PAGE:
So. Downstairs at the Pleasance has been open for four weeks now, and the programming shows no signs of getting less outrageous. For hot on the heels of Bismillah! (the comedy about Isis – yes really – that we raved about here) comes Gifted, a dark, explicit exploration of abuse, control, revenge and rape.
Jasper (James Bailey) and Milly (Emily Stott) have a healthy, happy relationship – established in the first half of the play with real warmth and chemistry from the two actors. That all changes with the revelation that someone – Jasper? – has been uploading videos of their sex life online. Milly is persuaded by her sister (Jenna Fincken) to take a desperate course of action, with potentially devastating consequences.
The latest offering of playwright Tom Ratcliffe is brave and uncomfortable, and naturally problematic. It will not please all audience members that another man has chosen to write a false rape accusation narrative. It will also not please all audience members that the action happens against a soundtrack of fairly graphic and often gratuitous sex noises (not one to take the grandparents to, this).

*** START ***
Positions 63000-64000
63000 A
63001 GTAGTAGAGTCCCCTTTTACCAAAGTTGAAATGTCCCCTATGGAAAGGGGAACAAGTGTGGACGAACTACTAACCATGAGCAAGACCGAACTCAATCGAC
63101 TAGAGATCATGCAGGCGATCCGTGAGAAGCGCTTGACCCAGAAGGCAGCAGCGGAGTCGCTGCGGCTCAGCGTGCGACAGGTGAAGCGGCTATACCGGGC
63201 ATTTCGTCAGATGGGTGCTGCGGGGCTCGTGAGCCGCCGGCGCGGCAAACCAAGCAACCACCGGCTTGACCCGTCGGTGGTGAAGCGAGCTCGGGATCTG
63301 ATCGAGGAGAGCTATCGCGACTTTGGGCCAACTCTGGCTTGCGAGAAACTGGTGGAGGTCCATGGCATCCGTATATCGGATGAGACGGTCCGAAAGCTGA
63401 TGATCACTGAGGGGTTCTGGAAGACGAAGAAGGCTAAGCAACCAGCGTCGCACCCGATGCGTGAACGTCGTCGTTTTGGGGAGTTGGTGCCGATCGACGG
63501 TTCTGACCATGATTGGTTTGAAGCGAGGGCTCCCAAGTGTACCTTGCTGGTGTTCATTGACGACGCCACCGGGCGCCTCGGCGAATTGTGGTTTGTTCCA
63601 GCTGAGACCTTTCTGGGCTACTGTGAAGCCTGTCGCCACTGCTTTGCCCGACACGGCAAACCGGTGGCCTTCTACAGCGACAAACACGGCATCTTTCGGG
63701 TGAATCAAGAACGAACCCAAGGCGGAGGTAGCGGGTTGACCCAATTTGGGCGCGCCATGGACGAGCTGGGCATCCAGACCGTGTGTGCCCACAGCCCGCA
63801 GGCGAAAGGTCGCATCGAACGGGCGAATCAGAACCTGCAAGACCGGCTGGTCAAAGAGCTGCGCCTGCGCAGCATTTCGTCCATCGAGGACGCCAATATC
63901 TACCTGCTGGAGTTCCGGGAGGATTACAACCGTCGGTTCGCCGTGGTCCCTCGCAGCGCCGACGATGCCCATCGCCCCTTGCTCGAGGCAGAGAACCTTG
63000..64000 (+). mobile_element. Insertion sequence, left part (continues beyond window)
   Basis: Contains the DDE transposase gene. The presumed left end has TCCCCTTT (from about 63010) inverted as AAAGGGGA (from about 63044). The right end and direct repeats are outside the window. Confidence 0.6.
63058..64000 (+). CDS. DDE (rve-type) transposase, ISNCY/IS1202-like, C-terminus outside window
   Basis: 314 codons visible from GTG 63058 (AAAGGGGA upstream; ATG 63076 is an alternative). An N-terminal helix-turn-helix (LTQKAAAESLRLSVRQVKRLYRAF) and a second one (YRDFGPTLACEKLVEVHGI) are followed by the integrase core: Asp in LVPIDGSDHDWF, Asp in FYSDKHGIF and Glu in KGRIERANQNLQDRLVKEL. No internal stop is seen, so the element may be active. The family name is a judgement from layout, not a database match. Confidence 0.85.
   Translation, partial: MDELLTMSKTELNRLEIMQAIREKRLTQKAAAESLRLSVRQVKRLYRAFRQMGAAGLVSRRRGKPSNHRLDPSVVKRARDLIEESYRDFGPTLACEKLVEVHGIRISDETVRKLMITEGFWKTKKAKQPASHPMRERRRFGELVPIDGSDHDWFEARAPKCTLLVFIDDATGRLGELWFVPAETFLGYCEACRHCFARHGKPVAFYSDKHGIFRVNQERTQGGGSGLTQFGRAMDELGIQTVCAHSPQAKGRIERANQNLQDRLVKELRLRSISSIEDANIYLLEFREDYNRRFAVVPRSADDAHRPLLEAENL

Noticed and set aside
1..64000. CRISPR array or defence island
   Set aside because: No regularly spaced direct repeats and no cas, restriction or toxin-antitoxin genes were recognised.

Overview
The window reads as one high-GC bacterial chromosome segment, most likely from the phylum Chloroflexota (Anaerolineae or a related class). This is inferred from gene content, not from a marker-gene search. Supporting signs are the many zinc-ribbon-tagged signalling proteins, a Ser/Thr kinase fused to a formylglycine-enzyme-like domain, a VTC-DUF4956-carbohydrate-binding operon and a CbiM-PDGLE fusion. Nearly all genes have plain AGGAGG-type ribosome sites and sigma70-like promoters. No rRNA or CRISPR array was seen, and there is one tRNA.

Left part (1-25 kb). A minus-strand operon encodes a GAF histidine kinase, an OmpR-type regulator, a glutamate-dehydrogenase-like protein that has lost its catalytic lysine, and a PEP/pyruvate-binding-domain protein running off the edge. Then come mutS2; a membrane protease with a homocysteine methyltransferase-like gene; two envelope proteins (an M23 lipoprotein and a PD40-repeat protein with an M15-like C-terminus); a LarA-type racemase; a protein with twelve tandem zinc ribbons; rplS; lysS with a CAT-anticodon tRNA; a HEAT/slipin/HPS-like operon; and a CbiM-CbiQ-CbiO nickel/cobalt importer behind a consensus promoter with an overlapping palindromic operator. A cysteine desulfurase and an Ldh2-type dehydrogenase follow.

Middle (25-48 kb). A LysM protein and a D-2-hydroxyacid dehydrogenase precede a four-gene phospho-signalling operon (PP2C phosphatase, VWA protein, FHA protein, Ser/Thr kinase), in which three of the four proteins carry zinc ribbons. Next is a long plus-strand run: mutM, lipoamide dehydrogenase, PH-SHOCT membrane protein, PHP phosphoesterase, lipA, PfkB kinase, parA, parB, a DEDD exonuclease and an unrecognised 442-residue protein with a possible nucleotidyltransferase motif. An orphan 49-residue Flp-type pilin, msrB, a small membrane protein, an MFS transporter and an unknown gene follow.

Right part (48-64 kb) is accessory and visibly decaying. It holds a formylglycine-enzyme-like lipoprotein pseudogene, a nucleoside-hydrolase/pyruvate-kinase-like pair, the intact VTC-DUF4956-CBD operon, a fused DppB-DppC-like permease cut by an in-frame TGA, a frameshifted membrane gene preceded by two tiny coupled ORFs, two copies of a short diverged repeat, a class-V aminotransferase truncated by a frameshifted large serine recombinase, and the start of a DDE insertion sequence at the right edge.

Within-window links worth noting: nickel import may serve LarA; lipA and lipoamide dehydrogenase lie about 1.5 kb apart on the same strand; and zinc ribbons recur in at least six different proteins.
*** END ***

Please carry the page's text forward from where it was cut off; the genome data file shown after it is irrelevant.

That being said, there is much to praise in the play. All three actors deliver very strong performances, and the dialogue is effortless; with only a few lines the characterisation of, and relationship between, Jasper and Milly feels entirely believable. Ratcliffe skilfully darkens the play by degrees, inching towards the point at which the tension in the room is almost unbearable. The lighting (designed by Robert Price) is inventive and clever, and Polina Kalinina’s direction ensures that the pace never drops. Some decisions feel underdeveloped – why do microphones need to dangle from the ceiling in such an intimate studio space? – but overall, it’s a well-polished piece, and an interesting contribution to a depressingly relevant debate.